Egypt: Background and U.S. Relations
LIBRARY OF CONGRESS WASHINGTON DC CONGRESSIONAL RESEARCH SERVICE
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This report provides a brief overview of the key issues for Congress related to Egypt and information on U.S. foreign aid to Egypt. The United States has provided significant military and economic assistance to Egypt since the late 1970s. U.S. policy makers have routinely justified aid to Egypt as an investment in regional stability, built primarily on long-running military cooperation and on sustaining the March 1979 Egyptian-Israeli peace treaty. Successive U.S. Administrations have viewed Egypt s government as generally influencing developments in the Middle East in line with U.S. interests. U.S. policy makers are now grappling with complex questions about the future of U.S.-Egypt relations, and these debates and events in Egypt are shaping consideration of appropriations and authorization legislation in the 113th Congress. For Obama Administration officials and the U.S. military, there is a desire to engage Egyptian President Muhammad Morsi s government on a host of issues, including immediate economic support and Sinai security. For others, opportunities for renewed diplomacy may be overshadowed by disruptive political trends that have been unleashed by the so-called Arab awakening and allowed for more expression of anti-Americanism, radical Islamist politics, antipathy toward Israel, and sectarianism, among others. For FY2014, President Obama is requesting 1.55 billion in total bilateral aid to Egypt 1.3 billion in military aid and 250 million in economic aid.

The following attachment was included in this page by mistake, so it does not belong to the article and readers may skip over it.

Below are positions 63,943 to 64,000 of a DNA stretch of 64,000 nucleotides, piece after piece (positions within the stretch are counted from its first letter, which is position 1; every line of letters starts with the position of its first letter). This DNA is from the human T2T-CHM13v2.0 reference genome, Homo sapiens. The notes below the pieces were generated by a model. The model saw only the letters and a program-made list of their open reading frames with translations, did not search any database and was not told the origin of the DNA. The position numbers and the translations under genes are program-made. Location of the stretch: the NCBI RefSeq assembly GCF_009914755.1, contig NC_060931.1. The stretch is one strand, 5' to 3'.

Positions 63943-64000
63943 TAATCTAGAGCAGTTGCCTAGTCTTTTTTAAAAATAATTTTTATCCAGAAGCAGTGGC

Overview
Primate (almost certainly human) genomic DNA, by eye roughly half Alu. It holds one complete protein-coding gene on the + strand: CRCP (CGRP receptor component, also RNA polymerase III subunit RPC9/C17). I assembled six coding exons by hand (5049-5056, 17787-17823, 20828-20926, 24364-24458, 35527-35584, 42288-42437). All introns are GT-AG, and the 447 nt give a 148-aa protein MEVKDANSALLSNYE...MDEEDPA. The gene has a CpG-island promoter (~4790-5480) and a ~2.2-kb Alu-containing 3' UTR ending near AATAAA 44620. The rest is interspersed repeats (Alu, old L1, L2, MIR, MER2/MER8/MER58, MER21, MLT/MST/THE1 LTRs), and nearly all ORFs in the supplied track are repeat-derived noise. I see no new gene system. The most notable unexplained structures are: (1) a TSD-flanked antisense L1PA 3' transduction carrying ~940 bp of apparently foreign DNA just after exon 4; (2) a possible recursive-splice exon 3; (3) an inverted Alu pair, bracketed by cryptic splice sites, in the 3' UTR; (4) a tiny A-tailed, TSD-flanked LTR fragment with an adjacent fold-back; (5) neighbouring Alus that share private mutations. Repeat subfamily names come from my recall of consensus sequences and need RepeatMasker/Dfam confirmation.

- Economics and Cost Analysis
- Government and Political Science